If you were to go back to 2015, the last time the Royals competed for a crown, your options for great barbecue were pretty limited—not just at Kauffman Stadium, but across Kansas City. In fact, you could make the argument that the three new pits serving craft ’cue inside the K last year make better barbecue than existed anywhere in KC the last time the Royals had a winning season.
“In the entire city?” says Scott Umscheid, pausing to think for a few seconds. “Yes. I’d have to answer that yes.”
Umscheid runs Scott’s Kitchen up by the airport, a very good pit that has appeared on our biannual top 10 list. His was one of three pits tapped to operate at the K this year, along with Smoak Craft, a catering operation, and the venerable Chef J of the West Bottoms. The connection was made by Danielle Lehman, a former Kansas City magazine contributor who is a contractor for Aramark. Lehman recruited the pits to come out for the Royals Rally, an off-season fan festival. Six pits served barbecue bites in the Diamond Club, and three ended up signing on to serve at the stadium on a rotating schedule.
“We really are out there to support each other and help each other out, so it’s a fun little relationship with those guys,” Umscheid says.
Among those guys is Cade Colson, owner of Smoak Craft. Colson is a pharmacist by day, but he’s been running a barbecue catering operation on the side since the pandemic. Colson lived in Texas for thirteen years before coming to KC, but he doesn’t like to call his tender sliced brisket “Texas-style.”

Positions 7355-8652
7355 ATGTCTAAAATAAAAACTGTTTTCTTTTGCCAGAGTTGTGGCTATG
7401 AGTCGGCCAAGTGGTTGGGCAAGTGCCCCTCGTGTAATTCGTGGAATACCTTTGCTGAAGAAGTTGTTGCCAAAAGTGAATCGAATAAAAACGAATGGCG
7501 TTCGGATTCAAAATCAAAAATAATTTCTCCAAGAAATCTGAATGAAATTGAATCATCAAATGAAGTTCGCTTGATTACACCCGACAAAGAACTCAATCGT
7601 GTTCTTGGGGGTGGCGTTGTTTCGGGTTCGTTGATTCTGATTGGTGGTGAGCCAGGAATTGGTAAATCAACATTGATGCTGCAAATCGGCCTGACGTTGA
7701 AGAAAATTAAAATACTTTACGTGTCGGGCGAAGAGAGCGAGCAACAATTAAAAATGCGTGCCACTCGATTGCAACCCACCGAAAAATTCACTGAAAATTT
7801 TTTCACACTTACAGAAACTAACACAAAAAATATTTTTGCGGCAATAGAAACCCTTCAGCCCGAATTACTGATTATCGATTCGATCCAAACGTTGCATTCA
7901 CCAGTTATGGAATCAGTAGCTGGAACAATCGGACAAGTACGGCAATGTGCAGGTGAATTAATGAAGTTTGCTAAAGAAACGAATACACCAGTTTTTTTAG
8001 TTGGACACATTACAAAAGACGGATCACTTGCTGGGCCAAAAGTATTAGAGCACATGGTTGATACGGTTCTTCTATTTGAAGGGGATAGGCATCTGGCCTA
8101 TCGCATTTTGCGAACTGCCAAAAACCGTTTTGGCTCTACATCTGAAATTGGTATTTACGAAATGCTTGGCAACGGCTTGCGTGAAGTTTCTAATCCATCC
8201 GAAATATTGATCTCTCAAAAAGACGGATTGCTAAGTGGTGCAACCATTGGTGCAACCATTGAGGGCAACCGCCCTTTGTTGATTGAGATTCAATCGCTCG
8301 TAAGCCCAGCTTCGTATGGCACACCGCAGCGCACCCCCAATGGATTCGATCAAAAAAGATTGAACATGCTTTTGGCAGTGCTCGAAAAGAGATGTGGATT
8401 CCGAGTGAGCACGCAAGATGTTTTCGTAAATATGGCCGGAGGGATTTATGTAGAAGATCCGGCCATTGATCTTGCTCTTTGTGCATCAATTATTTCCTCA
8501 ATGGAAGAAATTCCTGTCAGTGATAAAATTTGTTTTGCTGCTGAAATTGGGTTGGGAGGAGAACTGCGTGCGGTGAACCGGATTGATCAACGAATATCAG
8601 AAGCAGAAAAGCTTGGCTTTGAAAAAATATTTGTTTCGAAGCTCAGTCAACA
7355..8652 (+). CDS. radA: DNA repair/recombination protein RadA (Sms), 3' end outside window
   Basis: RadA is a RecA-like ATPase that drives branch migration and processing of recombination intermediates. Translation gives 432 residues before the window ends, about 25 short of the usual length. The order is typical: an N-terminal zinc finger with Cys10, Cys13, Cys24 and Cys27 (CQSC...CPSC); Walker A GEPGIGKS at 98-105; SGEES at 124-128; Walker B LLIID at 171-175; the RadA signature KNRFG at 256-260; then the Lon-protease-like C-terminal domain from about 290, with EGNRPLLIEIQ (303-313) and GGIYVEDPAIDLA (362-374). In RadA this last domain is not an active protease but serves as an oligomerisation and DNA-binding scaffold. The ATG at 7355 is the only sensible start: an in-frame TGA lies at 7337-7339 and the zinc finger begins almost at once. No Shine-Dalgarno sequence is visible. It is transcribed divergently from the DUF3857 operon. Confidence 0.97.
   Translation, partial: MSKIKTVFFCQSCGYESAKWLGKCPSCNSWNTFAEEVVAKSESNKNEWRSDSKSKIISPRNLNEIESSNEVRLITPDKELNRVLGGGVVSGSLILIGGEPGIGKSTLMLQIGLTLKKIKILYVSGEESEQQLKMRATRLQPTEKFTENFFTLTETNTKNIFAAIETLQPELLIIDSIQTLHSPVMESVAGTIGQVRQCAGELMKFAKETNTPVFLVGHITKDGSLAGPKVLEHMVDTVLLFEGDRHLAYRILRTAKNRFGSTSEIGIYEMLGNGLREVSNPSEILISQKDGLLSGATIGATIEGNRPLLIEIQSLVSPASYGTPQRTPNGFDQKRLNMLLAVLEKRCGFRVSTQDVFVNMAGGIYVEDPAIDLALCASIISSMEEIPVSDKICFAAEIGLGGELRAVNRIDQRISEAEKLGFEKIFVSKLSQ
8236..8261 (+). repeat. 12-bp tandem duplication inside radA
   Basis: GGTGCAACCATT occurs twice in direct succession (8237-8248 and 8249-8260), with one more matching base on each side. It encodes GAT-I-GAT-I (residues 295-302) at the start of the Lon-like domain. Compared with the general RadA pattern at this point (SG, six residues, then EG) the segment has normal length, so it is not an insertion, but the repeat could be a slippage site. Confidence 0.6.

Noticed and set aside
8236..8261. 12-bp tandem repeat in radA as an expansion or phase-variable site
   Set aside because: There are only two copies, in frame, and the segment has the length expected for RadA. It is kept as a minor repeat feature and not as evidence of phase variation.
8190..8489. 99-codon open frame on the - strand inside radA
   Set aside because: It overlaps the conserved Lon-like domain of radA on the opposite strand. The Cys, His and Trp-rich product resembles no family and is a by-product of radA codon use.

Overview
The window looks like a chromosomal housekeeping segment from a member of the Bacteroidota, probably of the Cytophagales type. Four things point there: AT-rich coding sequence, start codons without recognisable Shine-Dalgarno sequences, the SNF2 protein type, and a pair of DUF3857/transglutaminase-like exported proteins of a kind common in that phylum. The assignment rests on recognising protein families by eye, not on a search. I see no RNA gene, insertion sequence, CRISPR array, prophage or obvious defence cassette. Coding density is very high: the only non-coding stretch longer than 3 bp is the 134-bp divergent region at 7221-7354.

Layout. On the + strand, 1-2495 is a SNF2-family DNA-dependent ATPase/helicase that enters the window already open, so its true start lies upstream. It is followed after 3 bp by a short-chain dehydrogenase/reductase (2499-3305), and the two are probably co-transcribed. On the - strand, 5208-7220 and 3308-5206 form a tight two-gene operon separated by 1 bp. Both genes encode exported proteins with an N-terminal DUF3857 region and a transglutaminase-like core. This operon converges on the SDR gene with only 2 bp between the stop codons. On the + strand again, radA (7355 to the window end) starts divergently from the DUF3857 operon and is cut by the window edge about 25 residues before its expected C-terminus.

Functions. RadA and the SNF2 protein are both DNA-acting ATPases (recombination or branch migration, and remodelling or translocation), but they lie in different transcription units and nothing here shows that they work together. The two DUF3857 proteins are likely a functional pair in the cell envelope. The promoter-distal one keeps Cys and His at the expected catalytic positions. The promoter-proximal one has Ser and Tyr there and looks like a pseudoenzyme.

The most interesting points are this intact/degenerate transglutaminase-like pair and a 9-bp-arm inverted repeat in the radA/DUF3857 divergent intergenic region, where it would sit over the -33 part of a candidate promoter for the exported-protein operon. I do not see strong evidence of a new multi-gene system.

“It’s kind of an old-world style,” he says. “There’s a lot of Czech heritage in central Texas, which is where that style came from, so it’s more salt and pepper and meat.”
The standout bite from my tray of Smoak Craft during a Friday night home loss to the other contender for the worst team in baseball, the Oakland Athletics, was that brisket with Colson’s unique coffee barbecue sauce. He makes it with help from a Lenexa roaster that makes a product called Bloc, a microfined coffee powder that’s processed like cocoa. “I feel like coffee is a kindred spirit to the smoke and fire involved in barbecue—the roast profile is there for both,” he says. “And you definitely drink a lot of coffee when you’re making barbecue.”
When Scott’s is serving, you won’t have that barbecue sauce, but you will have a full menu, including stunning platters of craft ’cue.
“We have a pretty elaborate menu for the K,” Umscheid says. “They sort of tried to talk me out of it. What we didn’t want to do was show up and do a version of a stadium nacho. What we wanted to do was bring our food cut and plated to order, and that’s what we’re doing.”
That means chipotle-ghost pepper and pepper jack cheese sausages, Texas-style sliced brisket, pulled pork and racks of ribs.
Being at the stadium is its own reward, Umscheid says, even if the team is on pace to lose a hundred games.
“They’ve been totally first-class to work with, bringing us on and making us feel like a part of their team,” he says. “We’re getting to know our neighbors, the bartenders, the funnel cake sellers and the security guards in our section. It’s really a community out there.”